There is everything to write. And nothing.
Things are constantly changing, constantly demanding adjustments. And things are endlessly boring and unchanging.
A month ago, we were all working under the assumption that fall semester would be much like the current semester, with significant numbers of colleagues working from home for medical or other reasons (they've been pretty good here about allowing folks with small children to work from home to be able to care for children whose daycare or schools are or may be closed at any time). And a further significant number of classes are in weird hybrid or cohort models that no one likes (where, for example, on third of students can fit in a MWF classroom with a Covid Cap) and the rest can't, so the class is split in thirds and students actually meet in class once a week, with the instructor figuring out something for the rest of the week. People have been creative in making courses work that way, but they're far from ideal.
Given that expectation, we had scheduled courses on line with no meeting times, or on line with meeting times for livestreaming, in cohort models, and in regular old face to face models with small numbers socially distanced in large rooms. That left, of course, many regular rooms unused in any formal sense, since many rooms are designed to fit 20-30 students, but almost no courses run with 10 or fewer students.
And then on Monday, everything changed, and the administration announced that we would all be in person, even those with medical reasons linked to Covid. The Dean said that the only reason a class could be on line was to meet a pedagogical need.
So we started replanning to put courses face to face in regularly capped rooms, without social distancing.
Except some people really have health problems and worry that even in fall we won't have sufficient herd immunity. Nor will we require students to have vaccines, and we, of course, won't know their vaccination status, and won't be allowed to ask.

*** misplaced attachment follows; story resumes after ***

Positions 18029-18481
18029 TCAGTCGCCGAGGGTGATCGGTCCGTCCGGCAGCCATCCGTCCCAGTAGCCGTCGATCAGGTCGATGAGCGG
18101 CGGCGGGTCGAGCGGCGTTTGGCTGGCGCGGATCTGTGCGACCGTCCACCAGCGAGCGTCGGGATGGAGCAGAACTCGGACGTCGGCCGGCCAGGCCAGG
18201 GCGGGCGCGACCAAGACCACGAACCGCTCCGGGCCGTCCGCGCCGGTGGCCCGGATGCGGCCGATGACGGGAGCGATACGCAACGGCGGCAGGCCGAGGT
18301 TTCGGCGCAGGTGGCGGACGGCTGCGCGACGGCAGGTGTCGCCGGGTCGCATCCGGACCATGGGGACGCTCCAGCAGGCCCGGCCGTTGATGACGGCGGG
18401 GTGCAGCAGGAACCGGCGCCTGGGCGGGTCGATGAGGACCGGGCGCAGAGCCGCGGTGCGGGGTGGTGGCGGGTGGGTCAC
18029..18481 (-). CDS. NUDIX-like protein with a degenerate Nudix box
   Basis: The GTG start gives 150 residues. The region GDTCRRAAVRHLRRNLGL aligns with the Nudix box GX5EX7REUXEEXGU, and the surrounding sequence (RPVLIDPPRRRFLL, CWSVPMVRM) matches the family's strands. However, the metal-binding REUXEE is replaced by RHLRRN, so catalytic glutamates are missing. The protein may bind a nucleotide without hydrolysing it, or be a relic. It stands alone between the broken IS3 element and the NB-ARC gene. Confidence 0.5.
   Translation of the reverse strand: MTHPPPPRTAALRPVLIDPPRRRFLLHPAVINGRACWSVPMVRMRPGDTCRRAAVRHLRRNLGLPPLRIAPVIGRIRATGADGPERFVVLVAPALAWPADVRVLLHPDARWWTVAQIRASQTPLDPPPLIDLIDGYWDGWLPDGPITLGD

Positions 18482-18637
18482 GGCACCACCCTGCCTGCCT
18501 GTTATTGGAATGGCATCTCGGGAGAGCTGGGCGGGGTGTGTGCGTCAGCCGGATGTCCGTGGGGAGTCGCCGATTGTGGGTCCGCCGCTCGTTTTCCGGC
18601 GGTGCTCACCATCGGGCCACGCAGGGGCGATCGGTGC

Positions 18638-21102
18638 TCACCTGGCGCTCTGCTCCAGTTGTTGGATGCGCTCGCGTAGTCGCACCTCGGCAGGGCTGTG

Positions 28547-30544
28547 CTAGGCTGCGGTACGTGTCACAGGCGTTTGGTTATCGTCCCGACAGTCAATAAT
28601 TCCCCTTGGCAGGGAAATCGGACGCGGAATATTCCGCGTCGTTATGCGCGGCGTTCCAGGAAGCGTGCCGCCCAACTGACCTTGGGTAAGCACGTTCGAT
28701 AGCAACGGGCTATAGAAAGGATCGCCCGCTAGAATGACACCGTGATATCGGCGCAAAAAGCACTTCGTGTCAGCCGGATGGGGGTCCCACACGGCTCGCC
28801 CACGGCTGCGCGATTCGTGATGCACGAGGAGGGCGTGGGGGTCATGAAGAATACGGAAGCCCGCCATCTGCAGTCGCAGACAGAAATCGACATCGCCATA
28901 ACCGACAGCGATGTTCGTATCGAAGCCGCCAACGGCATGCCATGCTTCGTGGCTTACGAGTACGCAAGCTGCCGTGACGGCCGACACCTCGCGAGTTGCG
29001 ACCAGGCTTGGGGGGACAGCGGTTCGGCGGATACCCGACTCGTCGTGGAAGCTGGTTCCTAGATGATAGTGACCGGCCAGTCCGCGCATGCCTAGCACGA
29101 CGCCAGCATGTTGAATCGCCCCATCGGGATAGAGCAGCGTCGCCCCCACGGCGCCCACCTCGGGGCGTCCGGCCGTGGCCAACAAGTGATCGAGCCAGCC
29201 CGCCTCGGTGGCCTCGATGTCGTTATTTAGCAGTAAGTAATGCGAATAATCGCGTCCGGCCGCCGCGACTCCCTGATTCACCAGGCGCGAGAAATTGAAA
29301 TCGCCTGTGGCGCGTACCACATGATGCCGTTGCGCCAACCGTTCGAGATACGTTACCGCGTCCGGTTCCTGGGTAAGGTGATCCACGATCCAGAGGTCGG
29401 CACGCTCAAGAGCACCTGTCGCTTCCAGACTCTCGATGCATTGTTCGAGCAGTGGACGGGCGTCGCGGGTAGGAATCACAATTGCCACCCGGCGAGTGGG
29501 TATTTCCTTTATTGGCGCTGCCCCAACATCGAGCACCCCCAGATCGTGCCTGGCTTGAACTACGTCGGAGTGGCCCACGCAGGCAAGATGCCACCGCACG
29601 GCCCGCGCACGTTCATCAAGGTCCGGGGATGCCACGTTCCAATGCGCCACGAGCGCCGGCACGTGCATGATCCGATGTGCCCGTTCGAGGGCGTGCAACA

Immediately, requests came in from folks who want to remain teaching on line. And they're still coming in. Some are from folks with medical reasons, some are from folks who've moved elsewhere, at least partly, to be with loved ones while they teach on line. (Here's work/life balance questions for real.)
I've been tending to say that so long as they have good pedagogical reasons...and I hope the Dean and higher ups will accept those pedagogical reasons.
The thing is: I walk by the special parking lot where higher level administrators (not the Dean, but above the Dean) have specified parking places. #9 is the Provost's place, for example. And none of those spaces tend to have cars parked in them when I come to work, at whatever time I come to work. Nor when I walk to class. Nor when I go home in the afternoon.
And when I'm in meetings on line with higher ups, it's easy to tell when they turn their cameras on that they're not in an office. (The Dean almost always is, as is one associate Dean.)
If they don't feel safe working in their little fort building with separated offices and going to meetings in empty rooms on campus (there are a LOT of empty rooms that could fit a meeting of ten, say), then it irks me that they expect my colleagues with documented medical problems to meet with students several days a week in fall with no social distancing. (NO one can say if there will be a mask requirement.)
I'm less sanguine about the folks who want to live elsewhere while they teach on line here. It's not just that I think face to face generally makes better educational opportunities, but also that we do a lot of service work on committees, and they shouldn't expect everyone to accommodate their desires when it really is a lot better to meet in person normally. On the other hand, we all make noises about work/life balance.
In any department, there's likely a small percentage of people who are "checked out" to some extent from departmental life. Often, these folks do a great job teaching, but shirk committee work. Or they do great research and teaching, but shirk committee work. And yet we all know that committee work keeps the gears moving and gets things done. You want classes to teach? There's a committee that works to make sure the curriculum makes sense. And so forth.
It seems like teaching on line makes checking out easier to do, and harder to discourage.
I'm teaching a small class, all in person, and trying to make it as much like a regular course as possible. And mostly, it's great. They're discussing and it's lovely.
One person had to quarantine, and so I livestreamed the class. And now some people seem to have decided that this means they can go somewhere and just tell me they'll join the livestream. I'm frustrated by this behavior, but don't know quite what to do. I don't want students to feel forced to come to class if they're unwell or should be quarantining. But I also don't want to livestream so that a student can go visit a grandparent. On the other hand, better that they join the livestream? It's frustrating and hard.